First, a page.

“Hoax” is a potent accusation, a four-letter grenade of a word.
In the public discussion of anthropogenic climate change, prominent conservatives such as Sen. James Inhofe (R-OK) and radio commentator Rush Limbaugh have used it to convey profound suspicion about the motives of those who say manmade global warming is happening and worthy of action.
It was jarring, then, to glance at the cover of Newsweek‘s Aug. 13 edition. Against a blazingly red-orange sun, in white, was this declaration: “Global Warming Is A Hoax.*”
The asterisk was all-important, however, leading to smaller words that summed up the article by veteran and respected science writer Sharon Begley: “*Or so claim well-funded naysayers who still reject the overwhelming evidence of climate change. Inside the denial machine.”
Begley rejoined Newsweek in March after five years writing The Wall Street Journal‘s “Science Journal” column. Her article, which included reporting by four other Newsweek staffers, was perhaps the most comprehensive and prominent examination of what the magazine labeled the “denial machine” yet in the mainstream media.
Another Mainstream Media Milestone?
As such, it was another important step in major news institutions’ recent movement away from a years-long tendency to cover the global warming story largely as a he said/she said scientific debate. (Remember Time‘s none-too-subtle cover headline on April 3, 2006, magazine’s “Be Worried. Be VERY Worried” promoting its special report on global warming?)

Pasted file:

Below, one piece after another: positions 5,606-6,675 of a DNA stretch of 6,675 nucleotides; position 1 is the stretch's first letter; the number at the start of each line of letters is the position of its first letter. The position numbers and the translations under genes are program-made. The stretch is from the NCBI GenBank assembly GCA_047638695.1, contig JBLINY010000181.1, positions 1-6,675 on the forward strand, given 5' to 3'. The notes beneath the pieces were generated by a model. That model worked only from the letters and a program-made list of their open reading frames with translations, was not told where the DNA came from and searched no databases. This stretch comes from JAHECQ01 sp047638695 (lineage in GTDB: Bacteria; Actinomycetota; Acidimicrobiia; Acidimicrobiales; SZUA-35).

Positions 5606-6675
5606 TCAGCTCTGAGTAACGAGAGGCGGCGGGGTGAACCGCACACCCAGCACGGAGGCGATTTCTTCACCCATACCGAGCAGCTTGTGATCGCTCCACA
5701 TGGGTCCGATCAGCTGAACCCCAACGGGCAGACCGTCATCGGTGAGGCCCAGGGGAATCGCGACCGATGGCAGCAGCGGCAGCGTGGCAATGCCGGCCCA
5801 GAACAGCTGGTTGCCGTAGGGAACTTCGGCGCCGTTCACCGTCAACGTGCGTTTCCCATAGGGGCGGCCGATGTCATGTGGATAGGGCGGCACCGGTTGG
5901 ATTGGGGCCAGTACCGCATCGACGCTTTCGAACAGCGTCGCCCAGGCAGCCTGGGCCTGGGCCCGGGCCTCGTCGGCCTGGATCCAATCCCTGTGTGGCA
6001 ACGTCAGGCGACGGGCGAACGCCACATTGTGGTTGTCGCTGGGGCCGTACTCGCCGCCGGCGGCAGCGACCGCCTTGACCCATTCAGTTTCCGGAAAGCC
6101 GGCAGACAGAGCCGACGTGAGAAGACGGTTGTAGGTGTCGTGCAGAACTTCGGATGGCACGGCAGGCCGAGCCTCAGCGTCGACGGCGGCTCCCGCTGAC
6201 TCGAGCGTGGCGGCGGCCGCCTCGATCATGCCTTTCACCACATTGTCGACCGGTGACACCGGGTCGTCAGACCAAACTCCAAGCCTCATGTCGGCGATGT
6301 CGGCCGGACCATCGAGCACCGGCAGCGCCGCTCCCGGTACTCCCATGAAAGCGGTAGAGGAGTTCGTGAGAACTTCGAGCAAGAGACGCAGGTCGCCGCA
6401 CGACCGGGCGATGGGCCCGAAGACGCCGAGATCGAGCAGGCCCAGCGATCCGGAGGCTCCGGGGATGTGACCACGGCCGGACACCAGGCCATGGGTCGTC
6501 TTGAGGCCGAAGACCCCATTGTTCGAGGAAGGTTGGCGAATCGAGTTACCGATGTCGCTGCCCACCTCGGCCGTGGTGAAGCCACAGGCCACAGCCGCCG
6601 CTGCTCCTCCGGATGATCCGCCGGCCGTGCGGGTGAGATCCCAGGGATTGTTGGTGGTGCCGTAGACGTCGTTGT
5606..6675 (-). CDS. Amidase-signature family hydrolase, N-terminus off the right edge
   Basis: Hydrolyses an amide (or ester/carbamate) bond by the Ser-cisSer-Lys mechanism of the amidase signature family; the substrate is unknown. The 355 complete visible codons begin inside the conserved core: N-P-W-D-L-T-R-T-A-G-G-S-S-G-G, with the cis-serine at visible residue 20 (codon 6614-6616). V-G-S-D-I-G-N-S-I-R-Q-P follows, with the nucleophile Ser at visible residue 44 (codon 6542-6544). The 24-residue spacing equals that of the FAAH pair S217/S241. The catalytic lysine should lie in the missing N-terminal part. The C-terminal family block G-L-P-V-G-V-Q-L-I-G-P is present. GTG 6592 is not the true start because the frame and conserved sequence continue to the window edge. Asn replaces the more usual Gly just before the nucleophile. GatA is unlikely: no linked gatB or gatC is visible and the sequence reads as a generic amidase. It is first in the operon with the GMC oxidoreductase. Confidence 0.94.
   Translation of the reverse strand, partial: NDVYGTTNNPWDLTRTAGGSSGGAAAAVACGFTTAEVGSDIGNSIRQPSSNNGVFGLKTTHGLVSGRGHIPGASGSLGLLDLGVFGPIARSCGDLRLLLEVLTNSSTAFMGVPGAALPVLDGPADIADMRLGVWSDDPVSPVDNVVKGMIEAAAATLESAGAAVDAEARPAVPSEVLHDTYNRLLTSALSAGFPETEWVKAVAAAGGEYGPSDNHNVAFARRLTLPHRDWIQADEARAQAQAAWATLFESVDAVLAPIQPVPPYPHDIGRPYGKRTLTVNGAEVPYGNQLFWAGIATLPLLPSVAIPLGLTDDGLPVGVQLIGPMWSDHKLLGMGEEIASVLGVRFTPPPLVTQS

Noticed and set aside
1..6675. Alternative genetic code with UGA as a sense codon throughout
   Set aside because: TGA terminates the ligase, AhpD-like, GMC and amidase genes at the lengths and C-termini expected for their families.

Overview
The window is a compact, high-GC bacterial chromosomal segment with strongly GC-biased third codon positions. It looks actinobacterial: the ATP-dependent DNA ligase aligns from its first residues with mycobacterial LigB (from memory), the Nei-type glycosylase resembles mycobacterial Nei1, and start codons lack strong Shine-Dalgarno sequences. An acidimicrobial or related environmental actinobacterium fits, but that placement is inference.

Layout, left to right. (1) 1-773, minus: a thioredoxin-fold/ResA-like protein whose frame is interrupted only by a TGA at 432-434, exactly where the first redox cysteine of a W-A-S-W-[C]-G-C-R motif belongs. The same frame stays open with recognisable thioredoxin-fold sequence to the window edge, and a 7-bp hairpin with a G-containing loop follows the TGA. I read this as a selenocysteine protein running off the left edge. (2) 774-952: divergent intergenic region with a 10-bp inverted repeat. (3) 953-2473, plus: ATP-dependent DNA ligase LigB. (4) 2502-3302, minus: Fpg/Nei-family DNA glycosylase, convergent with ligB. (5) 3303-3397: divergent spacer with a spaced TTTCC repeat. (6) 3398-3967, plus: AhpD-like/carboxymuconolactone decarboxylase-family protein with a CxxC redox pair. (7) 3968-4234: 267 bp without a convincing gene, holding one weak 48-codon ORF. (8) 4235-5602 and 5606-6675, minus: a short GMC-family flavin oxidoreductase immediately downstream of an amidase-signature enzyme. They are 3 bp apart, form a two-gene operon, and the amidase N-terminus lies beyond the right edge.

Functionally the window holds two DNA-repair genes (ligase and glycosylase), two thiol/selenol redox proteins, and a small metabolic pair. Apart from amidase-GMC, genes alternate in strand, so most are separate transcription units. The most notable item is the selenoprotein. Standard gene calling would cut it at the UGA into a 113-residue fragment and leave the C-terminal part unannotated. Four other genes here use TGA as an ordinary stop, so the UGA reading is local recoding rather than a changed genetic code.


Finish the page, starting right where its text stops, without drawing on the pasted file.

In focusing instead on the “well-coordinated, well-funded campaign by contrarian scientists, free-market think tanks and industry [that] has created a paralyzing fog of doubt around climate change,” Newsweek drew a spirited response from readers, and sometimes-furious retorts also from figures in government, business, media and, of course, the blogosphere. Judging from their reactions, many evidently want the issue to remain framed as a debate about unsettled science, … and regardless of whether most climate scientists consider certain issues settled or not.
“In a real sense, this was not a science story,” Begley told the Yale Forum, “but a history.”
The article was intended, she said in a phone interview, as “a litany of facts and events,” with the current “weight of evidence” in climatology sprinkled throughout – an effort to explain why polls show many Americans still unwilling to accept, or support action against, manmade global warming, even after Hurricane Katrina, Al Gore’s “An Inconvenient Truth,” and a barrage of high-powered scientific findings.
The “denial machine,” after gearing up in the 1980s, is “continuing to shape both government policy and public opinion,” Begley wrote in her article. In an online chat with Newsweek readers, she added: “Today’s deniers – I’ll even call them by their preferred ‘skeptics’ – are arguably more pernicious, however, because as the scientific case has become stronger, they have gotten only shriller, more desperate, and more illogical.”
Critics of the article pulled no punches, either:
A “one-sided editorial, masquerading as a ‘news article,'” wrote sharp-tongued Marc Morano, an aide to Oklahoma Republican Inhofe who worked for Limbaugh in the 1990s. (Morano organized Inhofe’s attacks on prominent journalists’ climate reporting last year. He is well known as early disseminator, while working for the conservative Cybercast News Service, of swift boat veterans’ allegations against 2004 Democratic presidential nominee John Kerry.)
A blogger for the National Association of Manufacturers lumped Newsweek with other “global-warming radicals,” specifically including NASA scientist James Hansen. The article was “driven by a leftist agenda,” charged a writer for the conservative American Spectator.